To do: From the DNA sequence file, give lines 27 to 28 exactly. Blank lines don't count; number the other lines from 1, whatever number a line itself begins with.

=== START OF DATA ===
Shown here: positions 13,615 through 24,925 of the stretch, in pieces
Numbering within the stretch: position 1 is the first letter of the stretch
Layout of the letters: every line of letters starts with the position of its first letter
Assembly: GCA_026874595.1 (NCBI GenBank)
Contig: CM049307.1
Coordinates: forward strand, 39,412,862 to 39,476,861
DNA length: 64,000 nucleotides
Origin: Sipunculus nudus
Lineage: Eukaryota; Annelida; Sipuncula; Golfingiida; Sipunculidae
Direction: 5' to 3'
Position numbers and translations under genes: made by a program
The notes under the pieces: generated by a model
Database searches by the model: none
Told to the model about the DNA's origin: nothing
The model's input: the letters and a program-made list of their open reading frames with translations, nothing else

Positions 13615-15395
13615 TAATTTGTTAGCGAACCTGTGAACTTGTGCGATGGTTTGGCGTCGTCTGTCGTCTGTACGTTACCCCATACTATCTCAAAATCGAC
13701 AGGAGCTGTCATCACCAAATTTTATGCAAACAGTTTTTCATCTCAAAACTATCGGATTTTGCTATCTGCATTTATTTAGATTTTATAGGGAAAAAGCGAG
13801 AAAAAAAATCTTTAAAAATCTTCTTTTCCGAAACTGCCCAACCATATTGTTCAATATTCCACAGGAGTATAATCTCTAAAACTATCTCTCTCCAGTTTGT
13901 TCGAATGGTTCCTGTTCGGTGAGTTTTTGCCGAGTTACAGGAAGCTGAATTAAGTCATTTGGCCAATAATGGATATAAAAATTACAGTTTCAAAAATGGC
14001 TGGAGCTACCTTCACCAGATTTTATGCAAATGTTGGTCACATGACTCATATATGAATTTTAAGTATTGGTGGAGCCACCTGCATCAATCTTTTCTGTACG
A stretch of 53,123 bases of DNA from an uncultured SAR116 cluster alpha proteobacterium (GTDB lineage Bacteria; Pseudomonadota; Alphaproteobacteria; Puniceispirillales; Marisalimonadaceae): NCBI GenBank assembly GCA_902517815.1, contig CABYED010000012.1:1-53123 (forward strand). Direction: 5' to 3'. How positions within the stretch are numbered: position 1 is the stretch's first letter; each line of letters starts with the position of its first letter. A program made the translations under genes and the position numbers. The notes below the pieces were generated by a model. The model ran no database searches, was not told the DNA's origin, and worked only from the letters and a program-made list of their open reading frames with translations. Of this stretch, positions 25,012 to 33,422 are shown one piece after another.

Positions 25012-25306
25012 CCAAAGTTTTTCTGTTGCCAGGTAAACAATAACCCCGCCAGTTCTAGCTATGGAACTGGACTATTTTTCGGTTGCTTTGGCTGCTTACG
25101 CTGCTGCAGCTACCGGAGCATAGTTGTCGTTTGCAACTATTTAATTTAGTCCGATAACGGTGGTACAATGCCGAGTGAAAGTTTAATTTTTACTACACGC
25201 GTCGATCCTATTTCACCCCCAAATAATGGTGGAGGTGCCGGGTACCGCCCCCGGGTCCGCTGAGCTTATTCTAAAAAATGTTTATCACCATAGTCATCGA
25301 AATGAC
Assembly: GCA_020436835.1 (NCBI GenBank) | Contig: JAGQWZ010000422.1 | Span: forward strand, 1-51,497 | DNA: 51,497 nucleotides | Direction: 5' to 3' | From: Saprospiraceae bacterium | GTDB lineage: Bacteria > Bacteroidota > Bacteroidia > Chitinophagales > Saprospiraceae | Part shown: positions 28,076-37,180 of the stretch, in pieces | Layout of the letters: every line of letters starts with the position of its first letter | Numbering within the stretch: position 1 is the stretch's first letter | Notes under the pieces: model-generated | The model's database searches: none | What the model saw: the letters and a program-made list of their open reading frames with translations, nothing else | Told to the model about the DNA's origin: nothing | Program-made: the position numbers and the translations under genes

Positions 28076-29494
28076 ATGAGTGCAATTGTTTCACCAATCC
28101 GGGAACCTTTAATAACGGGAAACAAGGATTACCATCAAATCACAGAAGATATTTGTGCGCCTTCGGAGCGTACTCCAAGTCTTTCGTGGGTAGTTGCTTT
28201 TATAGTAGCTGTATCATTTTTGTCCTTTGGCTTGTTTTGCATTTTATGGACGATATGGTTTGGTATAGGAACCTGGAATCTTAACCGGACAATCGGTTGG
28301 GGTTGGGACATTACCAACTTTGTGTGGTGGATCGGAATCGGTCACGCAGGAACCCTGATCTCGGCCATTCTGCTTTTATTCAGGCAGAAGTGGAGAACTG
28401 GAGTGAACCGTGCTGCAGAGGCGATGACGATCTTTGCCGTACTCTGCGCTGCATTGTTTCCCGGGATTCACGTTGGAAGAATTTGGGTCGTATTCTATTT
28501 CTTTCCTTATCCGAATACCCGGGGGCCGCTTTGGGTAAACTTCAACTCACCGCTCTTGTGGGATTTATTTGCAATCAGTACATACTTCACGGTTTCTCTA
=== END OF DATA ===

25301 AATGAC
Assembly: GCA_020436835.1 (NCBI GenBank) | Contig: JAGQWZ010000422.1 | Span: forward strand, 1-51,497 | DNA: 51,497 nucleotides | Direction: 5' to 3' | From: Saprospiraceae bacterium | GTDB lineage: Bacteria > Bacteroidota > Bacteroidia > Chitinophagales > Saprospiraceae | Part shown: positions 28,076-37,180 of the stretch, in pieces | Layout of the letters: every line of letters starts with the position of its first letter | Numbering within the stretch: position 1 is the stretch's first letter | Notes under the pieces: model-generated | The model's database searches: none | What the model saw: the letters and a program-made list of their open reading frames with translations, nothing else | Told to the model about the DNA's origin: nothing | Program-made: the position numbers and the translations under genes